King Curtis was an American saxophonist and bandleader known for his soulful and dynamic playing style. Born on February 7, 1934, in Fort Worth, Texas, Curtis began playing the saxophone at a young age and quickly developed a reputation as a skilled and innovative musician.
In the 1950s and 1960s, Curtis became a highly sought-after session musician, playing on countless recordings for artists in a variety of genres, including R&B, rock and roll, and jazz. He is perhaps best known for his work with Aretha Franklin, playing on some of her most famous recordings, including “Respect” and “Chain of Fools.”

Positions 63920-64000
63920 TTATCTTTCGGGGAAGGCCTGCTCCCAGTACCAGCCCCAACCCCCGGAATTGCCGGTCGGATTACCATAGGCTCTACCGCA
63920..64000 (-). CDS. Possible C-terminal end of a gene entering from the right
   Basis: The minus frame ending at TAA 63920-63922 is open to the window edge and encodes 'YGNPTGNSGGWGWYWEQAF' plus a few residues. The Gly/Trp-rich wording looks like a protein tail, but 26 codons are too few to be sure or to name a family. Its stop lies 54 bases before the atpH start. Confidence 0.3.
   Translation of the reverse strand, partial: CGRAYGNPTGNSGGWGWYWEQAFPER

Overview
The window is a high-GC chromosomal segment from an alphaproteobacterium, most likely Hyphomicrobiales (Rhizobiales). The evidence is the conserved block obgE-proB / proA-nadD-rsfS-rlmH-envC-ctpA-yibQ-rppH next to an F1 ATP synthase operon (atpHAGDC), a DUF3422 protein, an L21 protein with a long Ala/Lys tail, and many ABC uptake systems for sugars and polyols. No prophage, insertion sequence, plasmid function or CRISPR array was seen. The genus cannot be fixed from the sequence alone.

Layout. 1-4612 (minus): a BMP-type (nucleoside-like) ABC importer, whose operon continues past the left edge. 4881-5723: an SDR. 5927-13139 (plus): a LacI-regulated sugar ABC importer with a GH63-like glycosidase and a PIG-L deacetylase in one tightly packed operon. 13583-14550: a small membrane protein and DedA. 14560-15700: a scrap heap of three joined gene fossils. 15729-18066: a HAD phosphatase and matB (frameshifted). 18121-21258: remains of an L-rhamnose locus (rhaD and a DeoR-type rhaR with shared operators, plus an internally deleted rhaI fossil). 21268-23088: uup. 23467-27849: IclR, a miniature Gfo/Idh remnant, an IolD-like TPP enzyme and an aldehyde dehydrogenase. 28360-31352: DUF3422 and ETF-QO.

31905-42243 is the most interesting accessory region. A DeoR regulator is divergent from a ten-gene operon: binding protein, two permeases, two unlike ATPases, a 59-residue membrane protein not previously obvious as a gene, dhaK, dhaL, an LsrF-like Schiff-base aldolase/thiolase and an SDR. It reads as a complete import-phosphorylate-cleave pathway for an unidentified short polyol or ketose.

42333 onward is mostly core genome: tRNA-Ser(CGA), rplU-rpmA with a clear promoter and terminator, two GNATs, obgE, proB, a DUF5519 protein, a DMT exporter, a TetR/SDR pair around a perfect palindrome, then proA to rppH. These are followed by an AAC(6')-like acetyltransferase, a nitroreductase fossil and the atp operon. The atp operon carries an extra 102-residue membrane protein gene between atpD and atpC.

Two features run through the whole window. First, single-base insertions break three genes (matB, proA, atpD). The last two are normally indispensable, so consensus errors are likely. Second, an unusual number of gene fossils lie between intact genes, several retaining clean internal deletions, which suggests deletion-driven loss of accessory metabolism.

Curtis’ playing style was characterized by its powerful sound and his ability to convey a wide range of emotions through his playing. He was equally comfortable playing ballads and up-tempo numbers, and his skill as a soloist made him a highly respected collaborator and sideman.
Throughout his career, Curtis recorded numerous albums as a bandleader, including “Soul Serenade” (1964) and “Live at Fillmore West” (1971). He also worked with a number of other music legends, including John Lennon and the Coasters.
Curtis’ contributions to music were recognized with numerous awards and honors, including a Grammy Award and induction into the Rock and Roll Hall of Fame in 2000. He passed away on August 13, 1971, in New York City.
Today, Curtis is remembered as one of the greatest saxophonists in music history, and his legacy as a performer and innovator continues to inspire new generations of musicians. His soulful sound and dynamic playing style have made him an enduring icon of the saxophone and a beloved figure in the music community.
Last updated 7/16/2023.